Sunday, June 21, 2015

The Last of the Mohicans (TV)

The Last of the Mohicans – British title
Der letzte Mohikaner – German title
Mohikanlarin sonuncusu – Turkish title
The Last of the Mohicans – English title

A 1971 British television production [BBC (London)]
Producer: John McRae
Director: David Maloney
Story: The Last of the Mohicans by James Fenimore Cooper (James Kent Cooper)
Teleplay: Harry Green
Photography: Ken Westbury [color]
Music: Dudley Simpson
Running time: 8 episodes x 45 minutes

Hawkeye – Kenneth Ives
Chingachgook – John Abineri
Colonel Munro – Andrew Crawford
Alice Munro – Joanna David (Joanna Hacking)
Major Duncan Heyward – Tim Goodman
Magua – Philip Madoc (Phillip Jones)
Cora Munro – Patricia Maynard
Uncas – Richard Warwick (Richard Winter)
General Webb – Noel Coleman
General Montcalm – George Pravda (Jiri Pravda)
Lieutenant Grant – Prentis Hancock
David Gamut – David Leland
Lieutenant Otley – Michael Cullen
Private Jones – Roy Skelton
Staff Major – Ken Haward (Kenneth Barker)
Webb’s Sergeant – Hilary Minster (Roger Minster)
Munro’s Sergeant – Bill Wiesener (William Wiesener)
Munro’s Surgeon – Vernon Joyner
Huron Sagamore – David King
Huron Chief – Terence Brook
Delaware Chief – Michael Lynch
Tamenmund – John Wentworth (Arthur Powell)
Chaperones – Barbara Ashcroft, Audrey Cameron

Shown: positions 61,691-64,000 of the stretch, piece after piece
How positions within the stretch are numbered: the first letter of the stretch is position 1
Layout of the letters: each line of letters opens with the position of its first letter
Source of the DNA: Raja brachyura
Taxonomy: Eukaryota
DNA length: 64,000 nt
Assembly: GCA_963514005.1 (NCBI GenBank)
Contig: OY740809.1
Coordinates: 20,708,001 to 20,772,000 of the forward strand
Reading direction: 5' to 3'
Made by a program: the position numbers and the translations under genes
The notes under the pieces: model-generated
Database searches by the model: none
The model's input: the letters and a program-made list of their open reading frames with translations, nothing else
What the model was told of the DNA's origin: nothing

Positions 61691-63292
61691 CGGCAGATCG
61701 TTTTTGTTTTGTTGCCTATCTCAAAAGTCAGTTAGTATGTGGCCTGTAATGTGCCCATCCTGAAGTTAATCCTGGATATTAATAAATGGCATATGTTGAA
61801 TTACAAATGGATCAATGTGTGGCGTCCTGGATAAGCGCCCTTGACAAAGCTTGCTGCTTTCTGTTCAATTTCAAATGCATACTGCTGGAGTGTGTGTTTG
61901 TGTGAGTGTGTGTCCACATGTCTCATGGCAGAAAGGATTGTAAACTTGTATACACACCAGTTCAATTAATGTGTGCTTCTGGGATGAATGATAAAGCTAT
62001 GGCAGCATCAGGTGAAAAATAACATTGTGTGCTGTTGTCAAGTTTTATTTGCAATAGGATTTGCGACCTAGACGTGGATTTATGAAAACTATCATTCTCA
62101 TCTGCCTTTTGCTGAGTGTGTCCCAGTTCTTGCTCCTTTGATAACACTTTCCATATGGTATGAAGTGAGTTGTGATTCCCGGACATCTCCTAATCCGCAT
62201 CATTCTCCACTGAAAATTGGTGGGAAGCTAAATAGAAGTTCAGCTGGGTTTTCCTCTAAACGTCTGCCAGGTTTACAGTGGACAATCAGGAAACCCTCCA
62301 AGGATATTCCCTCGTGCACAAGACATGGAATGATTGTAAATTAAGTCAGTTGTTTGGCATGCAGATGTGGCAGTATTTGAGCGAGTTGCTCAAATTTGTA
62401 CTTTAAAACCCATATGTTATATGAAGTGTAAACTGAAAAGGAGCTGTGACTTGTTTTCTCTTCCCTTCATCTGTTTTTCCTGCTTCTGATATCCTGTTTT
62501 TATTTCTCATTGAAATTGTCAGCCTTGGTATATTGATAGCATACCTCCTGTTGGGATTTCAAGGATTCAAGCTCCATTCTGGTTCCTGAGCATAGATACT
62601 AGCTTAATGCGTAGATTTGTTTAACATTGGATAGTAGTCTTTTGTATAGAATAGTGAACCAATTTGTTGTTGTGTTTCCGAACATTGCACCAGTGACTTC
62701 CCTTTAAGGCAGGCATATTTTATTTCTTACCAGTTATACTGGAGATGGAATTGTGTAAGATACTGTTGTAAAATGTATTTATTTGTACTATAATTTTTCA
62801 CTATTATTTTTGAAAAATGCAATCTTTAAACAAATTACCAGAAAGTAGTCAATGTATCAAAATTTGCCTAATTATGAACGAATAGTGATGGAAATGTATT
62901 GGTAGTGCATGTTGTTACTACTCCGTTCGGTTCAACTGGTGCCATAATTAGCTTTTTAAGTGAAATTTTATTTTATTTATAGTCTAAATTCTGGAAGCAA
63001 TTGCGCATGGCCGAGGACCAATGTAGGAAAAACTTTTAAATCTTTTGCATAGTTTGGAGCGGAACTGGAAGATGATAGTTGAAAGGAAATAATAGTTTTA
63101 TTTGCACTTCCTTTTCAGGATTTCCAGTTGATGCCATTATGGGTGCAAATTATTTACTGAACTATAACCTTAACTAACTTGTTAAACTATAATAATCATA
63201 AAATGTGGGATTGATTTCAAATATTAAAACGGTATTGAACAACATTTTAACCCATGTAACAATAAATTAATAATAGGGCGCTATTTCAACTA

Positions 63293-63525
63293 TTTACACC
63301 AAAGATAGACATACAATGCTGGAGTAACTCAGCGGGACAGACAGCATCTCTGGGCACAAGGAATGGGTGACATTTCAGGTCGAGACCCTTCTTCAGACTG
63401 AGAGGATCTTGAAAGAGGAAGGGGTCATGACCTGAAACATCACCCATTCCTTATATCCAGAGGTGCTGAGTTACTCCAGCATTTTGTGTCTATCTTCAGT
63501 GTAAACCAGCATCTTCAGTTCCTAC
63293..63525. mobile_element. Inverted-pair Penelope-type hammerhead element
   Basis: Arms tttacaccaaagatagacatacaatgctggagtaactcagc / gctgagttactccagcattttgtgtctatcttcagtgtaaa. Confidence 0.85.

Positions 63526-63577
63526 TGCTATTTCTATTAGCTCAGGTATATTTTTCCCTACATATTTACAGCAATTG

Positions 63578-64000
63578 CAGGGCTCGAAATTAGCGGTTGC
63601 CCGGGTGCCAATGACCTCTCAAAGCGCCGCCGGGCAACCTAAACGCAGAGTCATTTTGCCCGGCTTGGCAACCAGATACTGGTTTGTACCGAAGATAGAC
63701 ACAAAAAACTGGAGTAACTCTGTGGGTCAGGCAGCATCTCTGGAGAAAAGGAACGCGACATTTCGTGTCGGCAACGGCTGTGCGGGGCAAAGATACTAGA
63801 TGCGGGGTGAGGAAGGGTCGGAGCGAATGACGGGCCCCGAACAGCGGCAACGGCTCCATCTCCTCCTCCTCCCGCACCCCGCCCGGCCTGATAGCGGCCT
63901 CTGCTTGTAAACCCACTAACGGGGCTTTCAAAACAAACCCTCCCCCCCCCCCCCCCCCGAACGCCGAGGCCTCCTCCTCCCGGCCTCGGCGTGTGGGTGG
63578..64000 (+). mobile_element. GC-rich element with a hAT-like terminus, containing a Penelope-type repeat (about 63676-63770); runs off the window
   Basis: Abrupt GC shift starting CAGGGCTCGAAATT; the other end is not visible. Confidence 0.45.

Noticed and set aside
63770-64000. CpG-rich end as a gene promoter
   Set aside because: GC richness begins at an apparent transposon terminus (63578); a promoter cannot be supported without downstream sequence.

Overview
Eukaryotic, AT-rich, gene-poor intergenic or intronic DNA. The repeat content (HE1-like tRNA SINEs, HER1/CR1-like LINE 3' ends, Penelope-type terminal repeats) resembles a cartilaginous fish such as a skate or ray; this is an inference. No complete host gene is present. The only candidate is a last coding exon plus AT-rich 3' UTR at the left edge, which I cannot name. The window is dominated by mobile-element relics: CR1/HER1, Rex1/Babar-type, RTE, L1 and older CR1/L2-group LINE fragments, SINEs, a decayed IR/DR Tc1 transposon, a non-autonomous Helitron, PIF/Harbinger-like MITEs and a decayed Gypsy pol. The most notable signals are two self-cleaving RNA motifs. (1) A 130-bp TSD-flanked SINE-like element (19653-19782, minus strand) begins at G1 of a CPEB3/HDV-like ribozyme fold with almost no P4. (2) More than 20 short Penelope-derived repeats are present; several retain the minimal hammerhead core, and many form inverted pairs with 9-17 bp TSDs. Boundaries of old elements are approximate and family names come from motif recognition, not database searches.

French soldier – James Snell

The story is based on the intrepid 18th century Indian scout Hawkeye aka Natty Bumppo and his loyal Native American blood brother Chingachook. Set in Canada during the French and Indian Wars, the story found Hawkeye doing his best to safeguard the lives of Colonel Munro, his daughters Cora and Alice, and the other British settlers at Fort William Henry. The fly in the ointment was the villainous, bloodthirsty Indian warrior Magua, who had his own plans for the toothsome Munro girls. In contrast, noble Mohican Uncas hoped to save Alice and especially Cora from the evil Magua, and to bring the Indians and white settlers together in peaceful coexistence.

Filmed in the Scottish Highlands, this rendition of James Fenimore Cooper’s Last of the Mohicans is the most faithful to the Cooper novel of all of them (and there have been many including the popular 1992 Hollywood version which was markedly different from the novel in many places). Perhaps the next most accurate Last of the Mohicans is the 1920's B&W version - though not nearly as faithful as this Masterpiece Theater piece.

Masterpiece Theater originally presented in in their first year, 1971, as a series of 8 episodes of 45 minutes each and later had a non-Masterpiece Theater version of 13 episodes of about 30 minutes played by a few public TV stations in the mid-1970s. The main difference was the Masterpiece Theater version had an introduction by Alastair Cooke.

The 13 episode version (same as the Masterpiece Theater version except there was no introduction) does exist and has been released on DVD (2007). The producer of this 1971 version (John McRae) says that the BBC destroyed the production masters in about the mid-1970s but he feels it was one of his best efforts and also says that it was nominated for the Emmy at the time (but didn't win).

1 comment:

  1. This was a great series. The BBC also made another good one in the mid 1950s, about early American settlers called Cabin in the Clearing. Long forgotten, and probably not available to see anywhere now.